As for the engine and chassis, well, the car was exactly what it needed to be. It wasn’t as barnstormingly powerful as the twin-turbo 300ZX, but in the context it was introduced, it didn’t need to be. There was an opening for a simple, honest, straightforward 2-seat sports car with a modicum of extra power, and the 350Z fit the bill perfectly. It wasn’t as intentionally unconventional as its arch-rival the RX-8, and therein lay one of the keys to its success vis-a-vis the Mazda offering. Buyers didn’t have to educate themselves before a test drive; they arrived on the Nissan lot and saw a car that looked kind of cool. They sat in it, and instead of learning it had a Wankel rotary engine and suicide rear doors, they found two doors, two seats, a 6-speed and a totally normal 3.5l V6 under the hood. That kind of simplicity had its appeal, and was a major reason 350Z sales easily outpaced those of its major competitor throughout its model run.

Editor’s note: This post is part of an ongoing series discussing various generations of Nissan’s celebrated Z-car series. Read the other installments here:

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September 13, 2011 by Matt

Nissan GT-R

Let’s discuss the Nissan GT-R for a minute. Here we have an example of a car which, by the numbers, should not be able to do what it can do.

What are the numbers, you ask? The relevant ones: 530 bhp, 3,800 lbs. It’s down 22 hp and 32 hp on the Lexus LFA and Ferrari 458, respectively, and weighs over 500 lbs more than either. The horsepower deficit may not disadvantage it quite as much, but 500 lbs is a massive weight handicap in the automotive world.

So what can it do? In spite of the significant power-to-weight ratio gap, it beats both the LFA and 458 around the Nürburgring (unless you count the purpose-built, special-edition LFA). And in a recent gratuitous drag race staged by Motor Trend, it bested 10 other cars, some very heavy hitters among them.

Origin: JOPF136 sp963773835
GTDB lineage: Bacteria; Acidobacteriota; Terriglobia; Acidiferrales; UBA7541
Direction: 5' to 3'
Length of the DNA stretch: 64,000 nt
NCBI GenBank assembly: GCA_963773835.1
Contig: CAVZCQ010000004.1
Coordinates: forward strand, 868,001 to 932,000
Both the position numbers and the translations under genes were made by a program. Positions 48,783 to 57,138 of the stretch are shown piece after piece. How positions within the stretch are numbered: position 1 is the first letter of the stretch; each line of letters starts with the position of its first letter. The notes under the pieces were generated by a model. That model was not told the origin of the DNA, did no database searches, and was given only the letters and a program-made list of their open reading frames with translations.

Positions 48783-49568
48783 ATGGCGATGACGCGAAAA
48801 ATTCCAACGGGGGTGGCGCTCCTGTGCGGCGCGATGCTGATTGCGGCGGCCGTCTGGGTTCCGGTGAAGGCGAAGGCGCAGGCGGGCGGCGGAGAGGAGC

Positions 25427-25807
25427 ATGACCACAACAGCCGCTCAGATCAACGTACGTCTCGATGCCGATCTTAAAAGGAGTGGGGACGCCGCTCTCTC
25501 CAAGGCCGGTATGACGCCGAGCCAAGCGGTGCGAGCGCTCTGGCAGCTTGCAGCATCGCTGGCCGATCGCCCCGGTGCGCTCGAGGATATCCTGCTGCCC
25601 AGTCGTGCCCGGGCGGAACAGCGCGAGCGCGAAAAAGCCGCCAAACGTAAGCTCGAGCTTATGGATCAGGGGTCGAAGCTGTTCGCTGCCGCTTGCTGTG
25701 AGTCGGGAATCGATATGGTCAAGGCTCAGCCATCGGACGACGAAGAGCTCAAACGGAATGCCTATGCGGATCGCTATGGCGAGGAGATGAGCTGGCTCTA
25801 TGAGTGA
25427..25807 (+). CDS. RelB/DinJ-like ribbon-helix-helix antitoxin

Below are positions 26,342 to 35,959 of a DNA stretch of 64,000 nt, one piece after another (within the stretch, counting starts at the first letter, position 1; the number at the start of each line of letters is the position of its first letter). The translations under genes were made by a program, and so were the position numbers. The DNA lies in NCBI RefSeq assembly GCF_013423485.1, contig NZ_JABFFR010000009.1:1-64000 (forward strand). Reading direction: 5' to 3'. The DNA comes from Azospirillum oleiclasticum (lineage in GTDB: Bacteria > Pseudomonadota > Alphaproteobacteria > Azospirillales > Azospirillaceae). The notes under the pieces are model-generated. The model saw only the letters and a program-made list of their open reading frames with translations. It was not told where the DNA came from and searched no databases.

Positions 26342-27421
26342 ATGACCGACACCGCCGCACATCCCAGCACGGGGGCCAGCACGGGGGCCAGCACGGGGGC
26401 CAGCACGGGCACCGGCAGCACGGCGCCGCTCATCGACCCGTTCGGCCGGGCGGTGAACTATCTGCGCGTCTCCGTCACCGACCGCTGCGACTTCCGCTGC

Jeremy Clarkson, in his review of the car, calls it a “machine that [takes] the laws of physics and simply break[s] them in half.” And Car and Driver, in their “Best Handling Car for Less Than $100K” comparo, notes “Someone needs to explain to the GT-R that weight is the enemy, because it certainly doesn’t drive like the heaviest car here.”

Nissan GT-R Engine VR38DETT

As I see it, there are 3 possible explanations for its seeming ability to tamper with the spacetime continuum:

  1. Either the power is deliberately underrated (not uncommon among Japanese automakers while the informal 276 hp cap was in effect) or the car’s weight is overquoted. Not really sure why you’d do that last one.
  2. The relationship between the engine management, powertrain and chassis is honed to such a fine degree as to make the car supremely effective at putting its power to the ground and responding to commands from the driver. Given the handbuilt nature of the car and reports that each transmission is specifically matched to a complementary engine throughout the manufacturing process, and Japanese automakers’ history of state-of-the-art AWD systems, this possibility is very plausible.
  3. The car exhibits some kind of self-directed telekinetic ability acquired via a pact with the devil. Hmm…maybe.

In all seriousness, it’s an amazing achievement. It’s a shame the fat-lower-lipped fascia is so hideous, but I can’t knock the technical execution. In many ways, especially given that its price is an order of magnitude lower, it’s even more impressive than what Lexus accomplished with the LFA. And given how good the Lexus supercar is, that’s high praise indeed.